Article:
The benefits realized with Predictive Coding and Technology Assisted Review are well documented. Most of the focus has been on applying the technology for outbound document review. What about applying predictive analytics to incoming production from the opposition? What would be different in the workflow? What are the benefits? What has experience taught us?
Finding What’s “Important” vs “Relevant”
Consider this. You’re involved in a matter where both sides have agreed to a broad set of search terms as a means to limit the scope of production. You’ve applied search terms to your set of documents, reviewed for privileged (and perhaps some level for relevance ) and made your production.
There is a possibility your opponent did the same. The production from opposing counsel could be, in fact, a “data dump,” and contains a large percentage of false positive documents. (False positives are documents where at least one of the key terms was present, but the document has absolutely no relevance to the matter.)
Predictive Analytics: Thinking Outside of the Box
The typical use-case for predictive analytics is to implement it into your litigation review workflow, which determines a prioritization strategy for reviewing the relevant and potentially relevant documents from discovery. Using predictive analytics for an incoming production is different – it is all about identifying the documents that are important to support your side of the case, as quickly as possible.
Real Life Story
Recently, D4 was involved in a IP case where the opposing counsel produced in excess of 800,000 documents to our customer’s in-house counsel. The collection produced was based on keyword searches that both parties had agreed upon, but our customer suspected the production wasn’t reviewed by opposing for relevancy. With depositions starting in only a few days, our customers counsel needed to find out which documents from the opposition were most important to support our side of the suit, and fast!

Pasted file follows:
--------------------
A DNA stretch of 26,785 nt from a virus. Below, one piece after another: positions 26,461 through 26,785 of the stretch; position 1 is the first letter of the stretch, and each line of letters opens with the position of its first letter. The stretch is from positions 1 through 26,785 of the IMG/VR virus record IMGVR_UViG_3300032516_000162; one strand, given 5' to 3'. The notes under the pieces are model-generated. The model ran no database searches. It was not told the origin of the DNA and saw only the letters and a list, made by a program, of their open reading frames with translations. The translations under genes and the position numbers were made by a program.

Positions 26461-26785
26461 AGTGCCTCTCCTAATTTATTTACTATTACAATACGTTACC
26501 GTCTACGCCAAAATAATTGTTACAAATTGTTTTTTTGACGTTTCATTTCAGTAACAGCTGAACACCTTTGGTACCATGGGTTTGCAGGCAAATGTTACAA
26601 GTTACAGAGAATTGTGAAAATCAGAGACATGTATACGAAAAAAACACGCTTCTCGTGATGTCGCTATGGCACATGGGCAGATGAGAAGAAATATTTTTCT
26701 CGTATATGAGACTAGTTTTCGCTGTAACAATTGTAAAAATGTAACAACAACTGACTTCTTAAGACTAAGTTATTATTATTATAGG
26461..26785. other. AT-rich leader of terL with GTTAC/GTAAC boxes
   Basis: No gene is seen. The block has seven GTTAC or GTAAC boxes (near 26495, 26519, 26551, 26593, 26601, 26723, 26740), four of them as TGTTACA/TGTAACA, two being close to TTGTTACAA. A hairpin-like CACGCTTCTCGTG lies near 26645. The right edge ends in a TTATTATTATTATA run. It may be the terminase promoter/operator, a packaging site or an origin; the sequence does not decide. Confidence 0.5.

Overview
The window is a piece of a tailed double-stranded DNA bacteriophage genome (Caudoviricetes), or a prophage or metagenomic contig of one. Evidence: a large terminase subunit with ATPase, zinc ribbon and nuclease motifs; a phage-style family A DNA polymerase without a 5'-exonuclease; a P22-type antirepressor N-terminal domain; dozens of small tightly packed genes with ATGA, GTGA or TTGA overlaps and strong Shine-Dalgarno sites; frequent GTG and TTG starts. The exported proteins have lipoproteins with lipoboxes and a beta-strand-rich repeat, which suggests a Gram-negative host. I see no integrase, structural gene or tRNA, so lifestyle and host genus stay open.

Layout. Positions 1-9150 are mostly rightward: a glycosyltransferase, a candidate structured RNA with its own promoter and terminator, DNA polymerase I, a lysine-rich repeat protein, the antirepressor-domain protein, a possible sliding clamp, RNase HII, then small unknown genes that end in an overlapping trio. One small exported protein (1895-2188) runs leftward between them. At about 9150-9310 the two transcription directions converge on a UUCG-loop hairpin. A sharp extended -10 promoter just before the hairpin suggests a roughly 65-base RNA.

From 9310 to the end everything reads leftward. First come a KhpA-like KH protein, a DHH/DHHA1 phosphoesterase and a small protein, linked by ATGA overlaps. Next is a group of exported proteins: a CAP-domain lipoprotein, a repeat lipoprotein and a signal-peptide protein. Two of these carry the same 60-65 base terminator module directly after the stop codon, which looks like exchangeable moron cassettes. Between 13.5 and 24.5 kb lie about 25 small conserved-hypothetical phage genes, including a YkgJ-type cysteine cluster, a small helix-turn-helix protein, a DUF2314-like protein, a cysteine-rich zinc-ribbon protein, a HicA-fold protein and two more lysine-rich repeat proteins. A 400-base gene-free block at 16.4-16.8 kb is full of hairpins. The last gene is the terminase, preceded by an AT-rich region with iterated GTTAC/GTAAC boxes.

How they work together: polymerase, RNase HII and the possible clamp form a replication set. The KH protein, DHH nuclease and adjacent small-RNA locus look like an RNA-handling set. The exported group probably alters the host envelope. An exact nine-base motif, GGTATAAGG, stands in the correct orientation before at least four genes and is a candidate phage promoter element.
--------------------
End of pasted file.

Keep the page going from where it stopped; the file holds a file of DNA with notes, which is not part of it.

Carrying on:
Upon receipt, our customer used Predictive Coding to prioritize the production. It took the Subject Matter Expert (SME) four days (33 man hours) to train the system to the point it reached stability (had learned all it could from the human). The system then ranked the entire production of 800,000 documents in priority order, according to what it learned from the SME. The results showed:
• 30% of the production with the highest scores contained more than half of the most important material to support the case and would be set for “eyes on review”;
• 30% of the production with the lowest scores contained very little (to no) important material and would not be reviewed;
• It was decided the remaining 40% of the production in the middle would not be reviewed unless the material in the top 30% containing over half of the important documents to support their case wasn’t sufficient.
Results from Using Predictive Analytics on Opposing Production
In the end, receiving counsel was able to avoid unnecessarily reviewing approximately 70% (560K documents) of what opposing counsel had submitted, and with very little risk. Keep in mind, this was not a “relevance” review for production, it an “importance” review against opposing counsel’s production. Sufficient documents to support the case were found in the top 30%, with most of that in the top 10%. The system provided this important set of material to counsel in less than a week! They avoided approximately $1.4M in review costs, focused their attention on the most important documents earlier in the process, and most importantly, won the case. This customer now uses Predictive Coding as a standard practice for incoming productions.
What’s the Risk?
For inbound production, you’re not worried about privileged decisions or reviewing for relevancy. For inbound production, the only question you should be asking yourself is, “what did they produce that will help my side of the case.” Simple.
So, the next time you anticipate your opposing party is likely to provide a large production (over 50,000 documents is a good metric), and since there is such little risk involved, use predictive analytics to prioritize upon receipt. You (and your client) will be glad you did.
Are you anticipating a large production from opposing counsel? Don’t be fooled into thinking your opposing counsel will make your job easier by checking for relevancy before sending you their production. Get strategic tips now.
Predictive Coding in Practice: Four Success Stories [WHITEPAPER]
Predictive Coding/Technology Assisted Review Resource Center
Four Examples of Predictive Coding Success | LawTechnologyNews.com
Technology Assisted Review: What You Need to Know [INFOGRAPHIC]
Technology Assisted Review – What Does TAR Really Mean? [WHITEPAPER]
Tags: cost-effective, discovery phase, document production, document review, e-discovery, ediscovery, electronic discovery, Predictive Coding, Proportionality, review tools, Technology Assisted Review, Tom Groom